Among their tricks were to build wood and canvas, or rubber inflatable, tanks, vehicles and aircraft etc, which to an enemy reconnaisance aircraft’s crew would look enough like the real thing to be photographed and reported as such. Similarly, big, wood and canvas shields were erected over some lorries to make them look like tanks, and over some tanks to make them look like lorries as they drove around. Not only that, but small convoys would sometimes tow a plow-like device that kicked up large clouds of dust as it dragged along, and churned up the earth, to make it look to enemy observers like a much larger group of armoured vehicles was moving around.

Another story I’ve heard is that Fieldmarshall Rommell once ordered a convoy of tanks disembarking at a port to parade down the main street, then circle around a few streets away, and come back along the main street the same way they’d done before, so that to at least the casual observer it appeared an enormous force of tanks was in the port. (I’d have thought any Allied intelligence observers watching the parade would have eventually noticed the serial numbers and unit markings on the vehicles were all the same as previous groups and rumbled the scheme, but maybe the idea was actually to impress local civilians, and other German and Italian units, into thinking the Axis forces were very strong, raising Axis morale and the esteem the locals had for them.)

Again, later in the war, in the runup to Operation Overlord (the famous ‘D-Day’ landings on Normandy), Allied forces ran a whole series of elaborate schemes designed to convince German intelligence that large Allied formations were preparing to attack other points on the French northern coast (Operation Fortitude South), or Norway (Fortitude North), with the implication that the Normandy landings were actually a feint designed to distract attention from a much larger landing. Similarly, Operation Mincemeat deployed a Major Martin, the ‘Man who Never Was’, (in reality an unfortunate homeless Welshman who killed himself in London, but whose body could be made to look like a drowned Marine Major), who was dropped into the Meditteranian by a British submarine, and floated to the Southern Spanish coast, where he was found to have a case chained to him, in which were documents suggesting the 1943 Allied landings in Sicily were actually a feint for much larger landings in Greece, and that a landing of Sardinia would also follow. In both cases the intention was to make the German forces (and Italians in the case of Mincemeat) hesitant to commit too many forces against the Allied landings in case the much larger forces they believed might exist made the suspected landings elsewhere. To an extent it worked, particularly in Norway where large German forces were stationed until the German surrender in 1945, due to the belief that a large Allied force existed which was poised to invade Norway, but also during Overlord, when SS Armoured units weren’t deployed as early as they might have been to deal with the five ‘D Day’ landings in case they were needed to defend Calais from General Patton’s non existant First US Army Group (FUSAG). (Patton didn’t actually land in France until after D-Day to aid the deception.)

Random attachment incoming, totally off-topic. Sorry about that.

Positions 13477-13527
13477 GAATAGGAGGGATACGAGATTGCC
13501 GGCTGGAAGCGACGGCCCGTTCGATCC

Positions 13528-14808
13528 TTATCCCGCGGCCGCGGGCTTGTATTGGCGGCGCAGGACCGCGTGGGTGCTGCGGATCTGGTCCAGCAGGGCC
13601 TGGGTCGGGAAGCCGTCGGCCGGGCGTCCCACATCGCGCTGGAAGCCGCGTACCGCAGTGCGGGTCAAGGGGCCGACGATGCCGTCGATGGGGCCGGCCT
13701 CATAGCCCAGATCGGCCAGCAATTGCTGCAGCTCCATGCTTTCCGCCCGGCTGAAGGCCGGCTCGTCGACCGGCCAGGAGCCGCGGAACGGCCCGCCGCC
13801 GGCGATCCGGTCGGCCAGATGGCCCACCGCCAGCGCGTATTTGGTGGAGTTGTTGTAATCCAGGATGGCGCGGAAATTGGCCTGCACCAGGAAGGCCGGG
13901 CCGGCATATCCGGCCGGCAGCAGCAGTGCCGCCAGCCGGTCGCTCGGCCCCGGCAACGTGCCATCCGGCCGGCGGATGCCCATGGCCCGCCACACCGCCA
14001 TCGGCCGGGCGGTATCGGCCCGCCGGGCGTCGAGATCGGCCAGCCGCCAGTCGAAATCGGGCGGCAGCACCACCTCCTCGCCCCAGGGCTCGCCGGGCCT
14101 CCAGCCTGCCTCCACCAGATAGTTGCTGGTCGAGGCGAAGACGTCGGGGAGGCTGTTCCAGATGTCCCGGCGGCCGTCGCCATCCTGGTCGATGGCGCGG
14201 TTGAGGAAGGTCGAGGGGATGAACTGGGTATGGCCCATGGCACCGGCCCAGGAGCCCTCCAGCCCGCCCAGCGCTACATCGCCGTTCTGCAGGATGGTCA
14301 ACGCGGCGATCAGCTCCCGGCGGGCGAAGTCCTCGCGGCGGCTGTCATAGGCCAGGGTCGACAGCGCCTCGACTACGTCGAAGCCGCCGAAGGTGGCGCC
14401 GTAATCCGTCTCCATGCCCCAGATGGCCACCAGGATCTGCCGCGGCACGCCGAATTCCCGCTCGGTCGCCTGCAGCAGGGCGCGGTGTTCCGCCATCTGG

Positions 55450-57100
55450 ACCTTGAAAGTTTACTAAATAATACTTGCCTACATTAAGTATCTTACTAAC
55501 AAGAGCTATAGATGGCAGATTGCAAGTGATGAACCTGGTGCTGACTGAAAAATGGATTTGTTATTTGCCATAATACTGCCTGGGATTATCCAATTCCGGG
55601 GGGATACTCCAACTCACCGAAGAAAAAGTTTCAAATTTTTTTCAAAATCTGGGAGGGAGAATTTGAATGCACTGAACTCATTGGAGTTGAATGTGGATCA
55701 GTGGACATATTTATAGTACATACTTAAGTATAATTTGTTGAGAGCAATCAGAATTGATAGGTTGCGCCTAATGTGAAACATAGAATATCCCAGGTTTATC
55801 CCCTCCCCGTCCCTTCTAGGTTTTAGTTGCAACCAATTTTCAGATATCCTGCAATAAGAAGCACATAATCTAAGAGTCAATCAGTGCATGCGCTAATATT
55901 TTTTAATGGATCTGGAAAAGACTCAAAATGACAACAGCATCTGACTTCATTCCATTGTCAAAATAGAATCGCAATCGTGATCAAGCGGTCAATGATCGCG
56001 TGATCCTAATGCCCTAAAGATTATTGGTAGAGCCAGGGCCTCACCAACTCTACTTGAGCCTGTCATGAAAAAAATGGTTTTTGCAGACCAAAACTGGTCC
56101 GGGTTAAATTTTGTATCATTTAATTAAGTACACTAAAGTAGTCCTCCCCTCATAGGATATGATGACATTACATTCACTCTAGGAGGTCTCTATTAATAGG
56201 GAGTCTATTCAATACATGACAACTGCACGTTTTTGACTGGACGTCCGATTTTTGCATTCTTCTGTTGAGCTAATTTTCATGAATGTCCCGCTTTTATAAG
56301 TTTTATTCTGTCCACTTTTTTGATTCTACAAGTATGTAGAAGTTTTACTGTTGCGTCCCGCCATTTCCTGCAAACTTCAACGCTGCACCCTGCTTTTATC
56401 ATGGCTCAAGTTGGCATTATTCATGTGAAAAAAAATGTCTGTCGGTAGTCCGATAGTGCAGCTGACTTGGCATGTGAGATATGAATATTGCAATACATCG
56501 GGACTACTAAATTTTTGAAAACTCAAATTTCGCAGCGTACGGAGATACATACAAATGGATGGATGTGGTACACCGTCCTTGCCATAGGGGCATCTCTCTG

There are numerous other examples in history of ruses using visual or audio props etc, including the First World War ‘Haversack Ruse’ at the Battle of Gaza (which is often described as being invented by a Richard Meinertzhagen, who really was a British Intelligence Officer who did have a connection to the ruse, but was not its inventor and wasn’t the soldier who carried it out. Come to think of it Meinertzhagen deserves some mention on this site just by himself, given his impressive history of lying through his teeth about military exploits, ornithology and just about everything else, screwing wiith accepted historical and scientific ‘fact’ in the process in many cases.) See Wikipedia for a quick taste (http://en.wikipedia.org/wiki/Richard_Meinertzhagen) or ‘The Meinertzhagen mystery’ by By Brian Garfield for more info, it’s a very good book that.

I realise the above historical ramblings aren’t strictly relevant, but I think they show a bit of context for all sorts of elaborate props and ruses used to decieve other states or military organisations regarding one’s own strength and capabilities. Obviously the DPRK’s motivations are slightly different. Having said that, the new leader, Kim Jong Un and his armed forces have been alarmingly aggressive and warlike of late, so hopefully the ‘fake’ missiles are symptoms of an ‘all mouth, no trousers’ sort of attempt at increasing their influence and prestige, because if they’re for real, there might be reason to worry about the DPRK’s military under their new leader, and what trouble they might cause for everyone else. I suppose if this is all a big ruse designed to frighten South Korea and the West into giving them some respect at the negotiating table (they are, after all dependent on aid from abroad in spite of their isolationist tendencies, and their people are said to be struggling at current aid levels.) that concern about their capabilities and intentionswould be exactly the objective they have, mind you.